Credentials Display

Mariel Calinog, OTD, MOT, OTR/L; Julie Kugel, OTD, MOT, OTR/L; Dragana Krpalek, PhD, OTR/L; Arezou Salamat, OTD, OTR/L


Background: Children with autism spectrum disorder (ASD) often experience physical, social, and emotional barriers that impact participation in extracurricular activities, such as taekwondo. Engaging in taekwondo may provide opportunities for advancing social abilities as well as developing health-promoting behaviors and routines. Therefore, the purpose of this feasibility study was to explore the effectiveness of using a form of martial arts, taekwondo, as an intervention to promote social participation in everyday life.

Method: A mixed-methods design was used. Three children between 7 and 8 years of age who met the ASD criteria participated in a 7-week taekwondo program. The children engaged in interviews before and after the program. The parents completed the Autism Social Skills Profile-2 (ASSP-2) and completed pre and post interviews.

Results: Four themes emerged from the qualitative data: social interactions, physical abilities, community barriers and supports, and intervention feasibility. Overall, the qualitative data highlighted the children’s increased confidence with social interaction, interests in exploring activities, and program satisfaction. Although not statistically significant, the ASSP-2 scores increased for each child after participation in the program.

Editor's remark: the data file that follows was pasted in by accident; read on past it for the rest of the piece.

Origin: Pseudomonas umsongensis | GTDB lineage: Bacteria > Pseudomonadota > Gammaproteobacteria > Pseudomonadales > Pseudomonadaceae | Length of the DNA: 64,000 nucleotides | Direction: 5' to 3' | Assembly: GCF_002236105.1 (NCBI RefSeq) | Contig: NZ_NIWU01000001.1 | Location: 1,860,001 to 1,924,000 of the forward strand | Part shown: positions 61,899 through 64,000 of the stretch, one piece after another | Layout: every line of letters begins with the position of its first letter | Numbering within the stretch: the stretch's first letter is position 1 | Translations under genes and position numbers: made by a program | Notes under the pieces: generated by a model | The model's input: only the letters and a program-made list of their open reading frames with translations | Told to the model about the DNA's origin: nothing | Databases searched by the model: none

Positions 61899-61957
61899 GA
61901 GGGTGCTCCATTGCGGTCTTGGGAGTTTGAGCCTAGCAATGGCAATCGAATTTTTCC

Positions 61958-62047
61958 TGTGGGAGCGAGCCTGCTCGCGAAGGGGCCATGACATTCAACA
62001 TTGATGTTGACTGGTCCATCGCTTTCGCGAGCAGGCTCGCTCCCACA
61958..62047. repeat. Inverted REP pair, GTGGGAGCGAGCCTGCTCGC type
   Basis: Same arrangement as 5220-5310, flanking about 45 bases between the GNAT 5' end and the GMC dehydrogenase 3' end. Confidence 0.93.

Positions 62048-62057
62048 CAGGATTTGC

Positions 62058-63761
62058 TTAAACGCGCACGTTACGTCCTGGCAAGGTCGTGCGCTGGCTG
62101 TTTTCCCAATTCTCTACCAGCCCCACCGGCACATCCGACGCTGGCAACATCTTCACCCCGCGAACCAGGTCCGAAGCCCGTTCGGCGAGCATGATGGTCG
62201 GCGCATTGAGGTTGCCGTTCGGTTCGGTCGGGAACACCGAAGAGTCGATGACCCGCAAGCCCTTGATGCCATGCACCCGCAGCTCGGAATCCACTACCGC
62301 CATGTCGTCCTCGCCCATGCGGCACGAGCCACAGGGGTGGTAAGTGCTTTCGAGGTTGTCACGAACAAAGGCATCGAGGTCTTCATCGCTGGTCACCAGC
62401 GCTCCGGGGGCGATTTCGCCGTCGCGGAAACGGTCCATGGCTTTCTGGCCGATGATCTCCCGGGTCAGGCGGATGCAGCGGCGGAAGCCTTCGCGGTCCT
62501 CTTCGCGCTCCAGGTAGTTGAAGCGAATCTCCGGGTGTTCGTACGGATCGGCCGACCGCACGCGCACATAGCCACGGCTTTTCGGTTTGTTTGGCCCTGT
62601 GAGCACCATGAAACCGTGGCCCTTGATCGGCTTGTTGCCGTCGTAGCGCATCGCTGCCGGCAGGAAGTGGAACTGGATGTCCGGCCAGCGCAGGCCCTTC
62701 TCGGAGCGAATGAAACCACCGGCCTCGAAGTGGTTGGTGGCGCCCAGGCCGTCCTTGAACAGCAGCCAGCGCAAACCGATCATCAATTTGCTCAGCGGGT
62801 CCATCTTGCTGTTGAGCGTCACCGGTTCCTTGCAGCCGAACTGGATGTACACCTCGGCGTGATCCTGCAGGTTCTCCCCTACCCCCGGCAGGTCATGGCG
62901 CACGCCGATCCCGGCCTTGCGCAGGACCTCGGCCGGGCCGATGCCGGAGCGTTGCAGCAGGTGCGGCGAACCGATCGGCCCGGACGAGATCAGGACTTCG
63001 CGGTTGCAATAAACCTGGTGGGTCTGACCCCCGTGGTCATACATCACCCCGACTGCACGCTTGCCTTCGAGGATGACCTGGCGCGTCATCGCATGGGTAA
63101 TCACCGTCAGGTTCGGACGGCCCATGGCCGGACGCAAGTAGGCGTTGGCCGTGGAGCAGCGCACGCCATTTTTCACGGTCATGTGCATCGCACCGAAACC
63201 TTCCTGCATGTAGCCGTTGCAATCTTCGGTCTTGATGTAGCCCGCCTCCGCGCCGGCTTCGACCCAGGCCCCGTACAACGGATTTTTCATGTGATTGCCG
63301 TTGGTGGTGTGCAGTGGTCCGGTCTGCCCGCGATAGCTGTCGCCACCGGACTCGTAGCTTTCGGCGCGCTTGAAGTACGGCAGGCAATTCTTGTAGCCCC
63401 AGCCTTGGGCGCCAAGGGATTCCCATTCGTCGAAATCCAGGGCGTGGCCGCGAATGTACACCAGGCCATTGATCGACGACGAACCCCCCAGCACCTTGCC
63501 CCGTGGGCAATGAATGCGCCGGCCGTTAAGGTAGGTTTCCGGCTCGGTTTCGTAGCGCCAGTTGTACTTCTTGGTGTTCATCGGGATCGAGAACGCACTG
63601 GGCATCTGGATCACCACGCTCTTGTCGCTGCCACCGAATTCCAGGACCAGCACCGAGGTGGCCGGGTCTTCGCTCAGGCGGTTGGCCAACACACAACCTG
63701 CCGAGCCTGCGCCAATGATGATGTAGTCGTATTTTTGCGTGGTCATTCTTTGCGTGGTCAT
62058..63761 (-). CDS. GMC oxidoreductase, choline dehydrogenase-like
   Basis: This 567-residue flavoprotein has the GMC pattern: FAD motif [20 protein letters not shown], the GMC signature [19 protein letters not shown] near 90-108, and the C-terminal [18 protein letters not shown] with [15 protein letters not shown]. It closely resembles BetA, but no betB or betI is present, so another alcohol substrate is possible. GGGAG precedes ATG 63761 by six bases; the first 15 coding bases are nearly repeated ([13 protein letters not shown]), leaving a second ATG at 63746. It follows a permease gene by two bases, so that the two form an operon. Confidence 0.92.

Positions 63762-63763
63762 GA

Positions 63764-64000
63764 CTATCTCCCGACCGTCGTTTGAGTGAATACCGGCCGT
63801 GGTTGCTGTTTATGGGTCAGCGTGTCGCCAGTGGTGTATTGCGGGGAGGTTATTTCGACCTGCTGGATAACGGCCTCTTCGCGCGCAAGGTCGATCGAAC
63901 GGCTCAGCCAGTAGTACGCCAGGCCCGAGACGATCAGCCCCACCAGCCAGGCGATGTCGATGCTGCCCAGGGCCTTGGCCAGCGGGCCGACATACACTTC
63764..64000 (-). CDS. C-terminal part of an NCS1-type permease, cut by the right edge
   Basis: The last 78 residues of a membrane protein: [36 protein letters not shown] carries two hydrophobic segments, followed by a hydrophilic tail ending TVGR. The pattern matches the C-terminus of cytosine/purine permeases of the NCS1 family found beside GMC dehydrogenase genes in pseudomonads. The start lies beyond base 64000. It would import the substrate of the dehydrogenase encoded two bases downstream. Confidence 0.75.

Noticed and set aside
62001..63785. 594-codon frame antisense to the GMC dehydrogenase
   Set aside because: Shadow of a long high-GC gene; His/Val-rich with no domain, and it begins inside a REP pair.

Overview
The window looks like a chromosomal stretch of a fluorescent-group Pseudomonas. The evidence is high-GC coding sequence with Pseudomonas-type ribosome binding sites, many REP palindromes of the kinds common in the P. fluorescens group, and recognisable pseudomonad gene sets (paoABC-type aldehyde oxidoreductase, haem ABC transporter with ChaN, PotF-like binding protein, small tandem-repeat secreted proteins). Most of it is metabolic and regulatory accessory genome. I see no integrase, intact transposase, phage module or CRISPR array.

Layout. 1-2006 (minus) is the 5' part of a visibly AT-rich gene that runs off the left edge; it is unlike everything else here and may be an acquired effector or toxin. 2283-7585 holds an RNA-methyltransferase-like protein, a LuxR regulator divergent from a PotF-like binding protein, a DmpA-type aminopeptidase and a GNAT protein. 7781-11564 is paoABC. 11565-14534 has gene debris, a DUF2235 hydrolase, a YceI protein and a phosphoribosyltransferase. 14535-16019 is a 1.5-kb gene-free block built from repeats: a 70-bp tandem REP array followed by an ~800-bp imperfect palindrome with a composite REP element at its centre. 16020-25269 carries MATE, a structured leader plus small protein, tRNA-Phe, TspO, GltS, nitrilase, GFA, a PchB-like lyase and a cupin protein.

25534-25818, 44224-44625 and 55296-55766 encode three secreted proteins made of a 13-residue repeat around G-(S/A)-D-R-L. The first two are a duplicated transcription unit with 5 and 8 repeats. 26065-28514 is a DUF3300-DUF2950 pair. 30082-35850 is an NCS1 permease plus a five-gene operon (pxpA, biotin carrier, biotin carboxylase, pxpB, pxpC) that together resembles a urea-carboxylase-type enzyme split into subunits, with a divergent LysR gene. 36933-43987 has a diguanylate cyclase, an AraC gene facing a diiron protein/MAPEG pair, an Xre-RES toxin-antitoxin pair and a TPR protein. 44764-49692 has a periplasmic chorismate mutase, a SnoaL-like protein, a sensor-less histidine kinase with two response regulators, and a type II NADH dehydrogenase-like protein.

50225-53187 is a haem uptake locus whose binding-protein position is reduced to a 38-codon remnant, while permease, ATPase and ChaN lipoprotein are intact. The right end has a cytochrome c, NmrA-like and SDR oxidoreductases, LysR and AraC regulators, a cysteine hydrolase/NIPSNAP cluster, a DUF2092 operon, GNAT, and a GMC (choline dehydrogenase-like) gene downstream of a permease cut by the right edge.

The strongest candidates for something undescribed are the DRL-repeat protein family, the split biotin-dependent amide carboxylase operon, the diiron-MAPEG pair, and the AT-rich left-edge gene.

Conclusion: This study suggests that taekwondo may promote self-confidence in social and physical abilities, leisure exploration, and participation in children with social interaction skills deficits.


The authors disclose grant funding from Loma Linda University: Department of Occupational Therapy.